This study demonstrates a low level of adherence to National TB Programme guidelines. This is the case even with groups identified as high risk within both the Malawi and WHO guidelines, such as those who have previously had TB and PLHIV. Health workers operate in challenging conditions with average patient consultation times < 3 min [27], a high turnover of staff and regular supply stock outs [28]. As such, measures undertaken to improve adherence to guidelines and increase the proportion of clinically-indicated patients who access TB tests need to be pragmatic. Strategies such as FAST - Finding TB cases Actively, Separating safely and Treating effectively – [29] are effective in increasing testing and infection control not only for TB but also other respiratory infections. In Malawi, some elements of FAST, such as cough monitors, have been inconsistently implemented, due to limited availability of resources. However, our analysis shows the large gap in cough and symptom enquiry that could be met by universal cough monitors. Implementing strategies such as FAST consistently is critical for all low and middle income countries (LMICs), especially in the midst of the COVID-19 pandemic.

In addition, enhanced monitoring and central collation of data are essential to tracking individual clinic performance. Malawi, as is typical for LMICs, collects and reports comprehensive data on TB case notification and treatment success at clinic level, but only reports the number of TB tests per facility per quarter, without further diagnostic steps. A WHO recommendation to report numbers of screened presumptive TB cases, disaggregated by age, gender and HIV-status globally, would allow greater focus on the earlier steps of the TB care cascade.

Despite TB prevalence in men being over twice as high as among women in LMICs [30] and in Malawi a ratio of male to female cases of 1.5 [1, 19], in our study sex was not associated with being requested to submit sputum. In Malawi, the ratio of prevalent-to-notified cases of TB – an indication of how long patients take to be diagnosed - is 1.5 times higher among men than women [30]. Men should, therefore, be considered as much of a priority group within TB guidelines as PLHIV in countries with a high male-to-female case ratio. Notably, men are less likely than women to seek health care early on in their illness [31], making it critical to manage them efficiently when they do present to a facility.

Finally, if all patients attending the outpatient clinic were screened for TB as per the guidelines, the current Xpert facilities would only be able to process up to a half of the required samples. It is unknown to what extent this lack of diagnostic capacity may influence test decisions among the health workers. If guideline adherence and increased identification of presumptive TB patients is subsequently improved a novel high-throughput approach to triage testing using new diagnostics (e.g. computer aided diagnostics for X-rays) will also be required for LMICs to increase capacity [32, 33].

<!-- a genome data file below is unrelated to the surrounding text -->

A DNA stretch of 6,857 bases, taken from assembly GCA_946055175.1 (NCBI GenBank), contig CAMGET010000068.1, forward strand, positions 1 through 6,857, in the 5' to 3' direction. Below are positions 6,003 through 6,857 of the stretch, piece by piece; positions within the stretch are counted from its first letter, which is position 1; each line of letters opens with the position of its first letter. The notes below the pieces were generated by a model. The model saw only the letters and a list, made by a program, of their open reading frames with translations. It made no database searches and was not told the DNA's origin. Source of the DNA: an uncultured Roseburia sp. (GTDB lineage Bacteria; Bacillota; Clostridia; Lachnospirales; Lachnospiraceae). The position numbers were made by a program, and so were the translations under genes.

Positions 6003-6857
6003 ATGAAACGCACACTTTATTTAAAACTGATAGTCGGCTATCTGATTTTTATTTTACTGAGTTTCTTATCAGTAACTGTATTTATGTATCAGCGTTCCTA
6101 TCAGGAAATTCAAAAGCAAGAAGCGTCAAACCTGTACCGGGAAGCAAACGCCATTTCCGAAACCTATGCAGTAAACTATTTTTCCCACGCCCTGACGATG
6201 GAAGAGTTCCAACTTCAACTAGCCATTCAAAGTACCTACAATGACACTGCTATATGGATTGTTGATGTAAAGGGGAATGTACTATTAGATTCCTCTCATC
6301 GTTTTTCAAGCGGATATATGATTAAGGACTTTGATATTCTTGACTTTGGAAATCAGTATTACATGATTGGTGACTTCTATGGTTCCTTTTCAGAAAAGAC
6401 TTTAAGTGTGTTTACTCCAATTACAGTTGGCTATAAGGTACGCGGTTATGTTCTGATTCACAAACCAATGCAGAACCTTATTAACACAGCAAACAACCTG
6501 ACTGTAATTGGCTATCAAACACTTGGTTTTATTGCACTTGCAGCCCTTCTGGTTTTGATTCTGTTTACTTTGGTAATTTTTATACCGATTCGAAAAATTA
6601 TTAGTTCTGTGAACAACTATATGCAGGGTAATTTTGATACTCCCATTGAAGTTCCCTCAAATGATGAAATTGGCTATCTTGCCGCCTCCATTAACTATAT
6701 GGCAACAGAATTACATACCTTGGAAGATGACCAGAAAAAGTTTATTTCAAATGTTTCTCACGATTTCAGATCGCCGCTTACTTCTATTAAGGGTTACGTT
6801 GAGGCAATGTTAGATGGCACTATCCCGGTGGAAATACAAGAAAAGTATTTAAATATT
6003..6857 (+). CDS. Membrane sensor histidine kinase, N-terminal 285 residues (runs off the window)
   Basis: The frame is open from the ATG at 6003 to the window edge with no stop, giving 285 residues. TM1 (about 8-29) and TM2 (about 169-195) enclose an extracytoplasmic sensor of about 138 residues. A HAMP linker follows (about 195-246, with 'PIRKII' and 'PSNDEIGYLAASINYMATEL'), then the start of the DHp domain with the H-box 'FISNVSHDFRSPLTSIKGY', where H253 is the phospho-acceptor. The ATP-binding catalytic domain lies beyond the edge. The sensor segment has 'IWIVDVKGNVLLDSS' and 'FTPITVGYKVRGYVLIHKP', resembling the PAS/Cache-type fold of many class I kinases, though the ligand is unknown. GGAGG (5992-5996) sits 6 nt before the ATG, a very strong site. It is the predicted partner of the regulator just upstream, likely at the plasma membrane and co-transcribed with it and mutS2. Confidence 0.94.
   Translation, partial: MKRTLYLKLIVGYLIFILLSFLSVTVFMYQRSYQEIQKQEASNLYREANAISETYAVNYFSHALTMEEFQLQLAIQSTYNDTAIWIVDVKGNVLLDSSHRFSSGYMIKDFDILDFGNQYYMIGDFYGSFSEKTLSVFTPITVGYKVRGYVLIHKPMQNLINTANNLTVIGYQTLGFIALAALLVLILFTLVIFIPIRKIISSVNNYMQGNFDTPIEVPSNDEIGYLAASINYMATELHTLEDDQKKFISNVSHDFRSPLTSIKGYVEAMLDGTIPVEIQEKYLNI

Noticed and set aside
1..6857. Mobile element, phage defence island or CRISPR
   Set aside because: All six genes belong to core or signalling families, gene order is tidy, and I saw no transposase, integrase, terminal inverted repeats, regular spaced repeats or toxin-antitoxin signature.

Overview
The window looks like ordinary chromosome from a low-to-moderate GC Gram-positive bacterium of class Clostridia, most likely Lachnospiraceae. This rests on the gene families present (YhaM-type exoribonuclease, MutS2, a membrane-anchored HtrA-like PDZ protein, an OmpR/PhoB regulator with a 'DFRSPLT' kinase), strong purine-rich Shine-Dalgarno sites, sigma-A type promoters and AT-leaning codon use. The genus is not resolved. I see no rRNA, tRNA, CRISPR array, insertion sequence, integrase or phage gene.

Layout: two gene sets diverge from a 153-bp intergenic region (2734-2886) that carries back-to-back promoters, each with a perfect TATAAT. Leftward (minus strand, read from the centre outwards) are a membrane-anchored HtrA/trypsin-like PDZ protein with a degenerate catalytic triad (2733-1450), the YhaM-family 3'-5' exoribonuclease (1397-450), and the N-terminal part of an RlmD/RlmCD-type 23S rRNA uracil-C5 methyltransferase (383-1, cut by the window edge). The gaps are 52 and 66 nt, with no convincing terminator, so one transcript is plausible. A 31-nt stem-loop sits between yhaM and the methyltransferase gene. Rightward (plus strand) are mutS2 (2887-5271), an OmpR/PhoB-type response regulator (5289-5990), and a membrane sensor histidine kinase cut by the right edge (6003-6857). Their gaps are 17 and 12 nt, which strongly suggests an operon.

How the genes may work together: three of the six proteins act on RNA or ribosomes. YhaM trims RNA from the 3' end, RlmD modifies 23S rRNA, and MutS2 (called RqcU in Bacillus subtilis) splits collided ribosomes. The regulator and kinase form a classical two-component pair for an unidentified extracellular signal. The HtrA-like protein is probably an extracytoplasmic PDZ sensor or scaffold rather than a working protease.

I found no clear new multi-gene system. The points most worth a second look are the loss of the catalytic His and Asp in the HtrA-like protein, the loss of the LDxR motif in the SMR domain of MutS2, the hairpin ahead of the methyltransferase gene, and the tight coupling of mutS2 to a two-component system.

Study limitations include the single site nature of this study, limiting generalisability, although the study site is typical of urban primary care clinics in Malawi so likely representative of primary care in the areas with highest TB burden in the country [21]. Due to limited research staff capacity we interviewed only 44% of clinic attendees with men and those with TB symptoms more likely to complete an exit interview (Suppl Table 1), potentially resulting in selection bias and overestimation of the proportion who are clinically-indicated. However, this is mitigated by high participation in those approached. Symptoms, HIV status and testing practices were self-reported, potentially resulting in social desirability bias in measurement of these variables, with HIV-positive status under-reported by up to 40% in Malawi [34] and extensive dual HIV and TB stigma [35]. Although healthcare workers would be dependent on the same self-report of TB symptoms to assess eligibility for sputum testing and the proportions progressing through each step of the diagnosis cascade were similar for all HIV status groups. In addition, 69.5% of patients asked to submit sputum were not clinically-indicated to do so as per our definition and 30.8% of those had no reported TB symptoms at all – it is unknown why sputum was requested from these patients.

Conclusion

Same-day sputum submission for TB testing following all steps of the diagnosis cascade was achieved in only 4.7% of those clinically indicated. Requesting sputum after eliciting symptoms is the key point of the cascade to intervene. Interventions are needed to optimise TB screening guidelines, formalise reporting, increase guideline adherence and improve diagnostic capacity, in order to reduce the most significant gaps early in the TB care cascade and to reach the required testing capacity to meet the WHO End TB goals.

Availability of data and materials

The dataset supporting the conclusions of this article is available in the Github repository, https://github.com/petermacp/tbcascade.

Abbreviations

TB:

Tuberculosis

WHO:

World Health Organisation

NTP:

National TB Programme

PLHIV:

People living with HIV

IPT:

Isoniazid preventive therapy

CI:

Confidence Interval

OR:

Odds Ratio

aOR:

Adjusted Odds Ratio

FAST:

Finding TB cases Actively, Separating safely and Treating effectively

LMICs:

Low and middle income countries

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Acknowledgements

Not applicable.

Funding

Wellcome Trust.

PM is funded by Wellcome (206575/Z/17/Z).

ELC is funded by Wellcome (200901/Z/16/Z). ELW received salary funding from the UK Medical Research Council (grant number MR/K012126/1), this award is jointly funded by the UK Medical Research Council (MRC) and the UK Department for International Development (DFID) under the MRC/DFID Concordat agreement and is also part of the EDCTP2 programme supported by the European Union.

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Authors

Contributions

Designed the study: PM, HF, ELW, MN, SBS, ELC, HM. Formal analysis: HF, PM, LM, Funding acquisition: PM. Writing - first draft: HF, PM, ELC. Writing - reviewing and editing: HF, PM, ELC, HEDB, ELW, MN, LM, HM, TD, WK, MK, SBS. The author(s) read and approved the final manuscript.

Corresponding author

Correspondence to Helena R. A. Feasey.

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Additional file 1 Table S1.

Characteristics of adult acute clinic attendances by exit interview participation.

Additional file 2.

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Feasey, H.R.A., Corbett, E.L., Nliwasa, M. et al. Tuberculosis diagnosis cascade in Blantyre, Malawi: a prospective cohort study. BMC Infect Dis 21, 178 (2021). https://doi.org/10.1186/s12879-021-05860-y